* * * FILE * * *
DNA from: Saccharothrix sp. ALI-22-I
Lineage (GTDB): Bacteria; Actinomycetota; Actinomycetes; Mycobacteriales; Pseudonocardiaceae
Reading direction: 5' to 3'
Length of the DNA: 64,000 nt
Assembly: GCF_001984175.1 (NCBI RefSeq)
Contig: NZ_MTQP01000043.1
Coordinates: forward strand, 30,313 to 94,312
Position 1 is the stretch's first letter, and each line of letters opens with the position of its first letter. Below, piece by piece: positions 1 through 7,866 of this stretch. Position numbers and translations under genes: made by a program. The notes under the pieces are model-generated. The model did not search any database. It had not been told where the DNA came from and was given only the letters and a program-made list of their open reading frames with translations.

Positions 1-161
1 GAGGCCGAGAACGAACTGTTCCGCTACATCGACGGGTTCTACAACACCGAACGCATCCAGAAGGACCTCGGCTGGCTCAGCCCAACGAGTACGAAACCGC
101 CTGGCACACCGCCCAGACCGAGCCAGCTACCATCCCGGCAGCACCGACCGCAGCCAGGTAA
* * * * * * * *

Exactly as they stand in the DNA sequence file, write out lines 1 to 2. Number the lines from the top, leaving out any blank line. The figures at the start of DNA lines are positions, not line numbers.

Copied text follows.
DNA from: Saccharothrix sp. ALI-22-I
Lineage (GTDB): Bacteria; Actinomycetota; Actinomycetes; Mycobacteriales; Pseudonocardiaceae